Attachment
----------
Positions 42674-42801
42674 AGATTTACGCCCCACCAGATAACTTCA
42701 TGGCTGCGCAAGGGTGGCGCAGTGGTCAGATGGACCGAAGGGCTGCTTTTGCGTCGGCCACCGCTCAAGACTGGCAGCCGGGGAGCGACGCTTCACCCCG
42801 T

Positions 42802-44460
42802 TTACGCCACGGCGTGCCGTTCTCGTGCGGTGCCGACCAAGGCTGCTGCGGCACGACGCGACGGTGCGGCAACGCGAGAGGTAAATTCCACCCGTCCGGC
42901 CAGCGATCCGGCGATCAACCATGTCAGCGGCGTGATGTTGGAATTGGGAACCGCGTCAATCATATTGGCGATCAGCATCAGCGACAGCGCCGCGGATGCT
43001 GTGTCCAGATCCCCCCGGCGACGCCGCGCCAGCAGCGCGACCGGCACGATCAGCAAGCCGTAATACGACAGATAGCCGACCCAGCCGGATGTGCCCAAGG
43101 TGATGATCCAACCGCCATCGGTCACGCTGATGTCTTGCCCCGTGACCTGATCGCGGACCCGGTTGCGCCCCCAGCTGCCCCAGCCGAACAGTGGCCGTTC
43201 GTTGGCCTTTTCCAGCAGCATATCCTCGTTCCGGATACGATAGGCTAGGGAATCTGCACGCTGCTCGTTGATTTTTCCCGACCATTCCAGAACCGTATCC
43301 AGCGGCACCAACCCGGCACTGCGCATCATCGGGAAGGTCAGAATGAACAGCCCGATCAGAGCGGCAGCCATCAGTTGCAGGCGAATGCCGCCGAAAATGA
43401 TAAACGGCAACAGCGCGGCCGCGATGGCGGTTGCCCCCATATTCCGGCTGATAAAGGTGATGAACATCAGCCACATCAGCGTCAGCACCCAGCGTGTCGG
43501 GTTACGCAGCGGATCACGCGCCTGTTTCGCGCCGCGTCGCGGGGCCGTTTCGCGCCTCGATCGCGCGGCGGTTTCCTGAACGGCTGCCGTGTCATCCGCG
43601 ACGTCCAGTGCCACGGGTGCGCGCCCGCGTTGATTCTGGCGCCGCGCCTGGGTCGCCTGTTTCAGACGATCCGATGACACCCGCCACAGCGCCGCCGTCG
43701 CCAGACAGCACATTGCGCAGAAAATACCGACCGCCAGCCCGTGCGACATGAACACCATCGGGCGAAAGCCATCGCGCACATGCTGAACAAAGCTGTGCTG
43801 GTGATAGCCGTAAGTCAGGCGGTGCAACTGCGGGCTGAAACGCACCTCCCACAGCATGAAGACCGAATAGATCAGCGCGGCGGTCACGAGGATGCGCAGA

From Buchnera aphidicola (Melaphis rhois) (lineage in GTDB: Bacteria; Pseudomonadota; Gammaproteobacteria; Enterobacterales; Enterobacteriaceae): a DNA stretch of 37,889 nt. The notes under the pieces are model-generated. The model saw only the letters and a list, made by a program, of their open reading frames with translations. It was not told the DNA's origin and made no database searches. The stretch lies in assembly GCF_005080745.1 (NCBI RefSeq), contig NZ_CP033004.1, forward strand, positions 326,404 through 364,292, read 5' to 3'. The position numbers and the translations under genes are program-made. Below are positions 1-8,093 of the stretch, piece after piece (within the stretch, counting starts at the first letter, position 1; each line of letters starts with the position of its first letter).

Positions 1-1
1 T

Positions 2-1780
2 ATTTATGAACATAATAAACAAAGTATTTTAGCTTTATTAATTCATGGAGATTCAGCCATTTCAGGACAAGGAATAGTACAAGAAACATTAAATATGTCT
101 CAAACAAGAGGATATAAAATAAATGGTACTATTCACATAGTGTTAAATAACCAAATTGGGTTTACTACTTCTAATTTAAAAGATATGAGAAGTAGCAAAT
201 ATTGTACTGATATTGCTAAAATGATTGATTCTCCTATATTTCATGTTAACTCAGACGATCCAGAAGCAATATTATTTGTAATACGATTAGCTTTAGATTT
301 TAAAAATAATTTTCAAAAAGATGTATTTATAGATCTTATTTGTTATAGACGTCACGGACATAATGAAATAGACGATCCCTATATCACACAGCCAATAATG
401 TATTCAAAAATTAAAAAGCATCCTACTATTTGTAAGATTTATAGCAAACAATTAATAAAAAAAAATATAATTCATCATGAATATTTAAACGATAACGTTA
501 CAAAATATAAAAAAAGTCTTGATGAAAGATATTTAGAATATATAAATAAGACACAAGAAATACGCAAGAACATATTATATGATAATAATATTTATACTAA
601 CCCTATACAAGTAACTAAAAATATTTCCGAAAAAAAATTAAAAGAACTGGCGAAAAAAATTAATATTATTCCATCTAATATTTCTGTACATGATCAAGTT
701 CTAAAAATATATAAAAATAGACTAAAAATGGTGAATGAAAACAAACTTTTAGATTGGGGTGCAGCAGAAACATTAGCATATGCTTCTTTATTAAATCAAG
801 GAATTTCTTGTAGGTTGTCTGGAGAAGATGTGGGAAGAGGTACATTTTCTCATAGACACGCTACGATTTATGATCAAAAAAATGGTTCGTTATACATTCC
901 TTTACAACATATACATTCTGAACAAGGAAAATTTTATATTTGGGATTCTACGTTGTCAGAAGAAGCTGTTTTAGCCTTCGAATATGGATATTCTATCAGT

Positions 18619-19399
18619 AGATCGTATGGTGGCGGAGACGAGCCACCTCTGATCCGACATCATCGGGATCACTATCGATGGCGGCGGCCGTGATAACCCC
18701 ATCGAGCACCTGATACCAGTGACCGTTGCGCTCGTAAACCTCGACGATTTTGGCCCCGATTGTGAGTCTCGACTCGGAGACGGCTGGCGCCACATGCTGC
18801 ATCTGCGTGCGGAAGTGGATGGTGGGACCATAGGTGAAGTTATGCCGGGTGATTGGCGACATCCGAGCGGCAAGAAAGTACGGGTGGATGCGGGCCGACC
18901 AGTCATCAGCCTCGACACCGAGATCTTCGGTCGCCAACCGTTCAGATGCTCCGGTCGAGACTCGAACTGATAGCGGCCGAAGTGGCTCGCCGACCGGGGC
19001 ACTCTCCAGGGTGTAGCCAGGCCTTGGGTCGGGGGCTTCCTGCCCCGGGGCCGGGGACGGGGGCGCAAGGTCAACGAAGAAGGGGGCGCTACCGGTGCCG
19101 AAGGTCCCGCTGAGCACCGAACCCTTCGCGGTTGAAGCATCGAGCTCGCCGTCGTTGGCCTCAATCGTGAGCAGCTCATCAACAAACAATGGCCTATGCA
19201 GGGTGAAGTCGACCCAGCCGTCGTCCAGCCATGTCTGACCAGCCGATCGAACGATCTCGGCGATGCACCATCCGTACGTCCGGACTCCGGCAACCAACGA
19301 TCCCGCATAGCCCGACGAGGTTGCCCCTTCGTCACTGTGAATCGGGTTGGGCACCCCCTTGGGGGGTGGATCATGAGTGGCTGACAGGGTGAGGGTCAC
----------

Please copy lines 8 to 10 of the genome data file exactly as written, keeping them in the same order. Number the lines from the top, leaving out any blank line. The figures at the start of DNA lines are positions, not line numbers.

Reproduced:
43001 GTGTCCAGATCCCCCCGGCGACGCCGCGCCAGCAGCGCGACCGGCACGATCAGCAAGCCGTAATACGACAGATAGCCGACCCAGCCGGATGTGCCCAAGG
43101 TGATGATCCAACCGCCATCGGTCACGCTGATGTCTTGCCCCGTGACCTGATCGCGGACCCGGTTGCGCCCCCAGCTGCCCCAGCCGAACAGTGGCCGTTC
43201 GTTGGCCTTTTCCAGCAGCATATCCTCGTTCCGGATACGATAGGCTAGGGAATCTGCACGCTGCTCGTTGATTTTTCCCGACCATTCCAGAACCGTATCC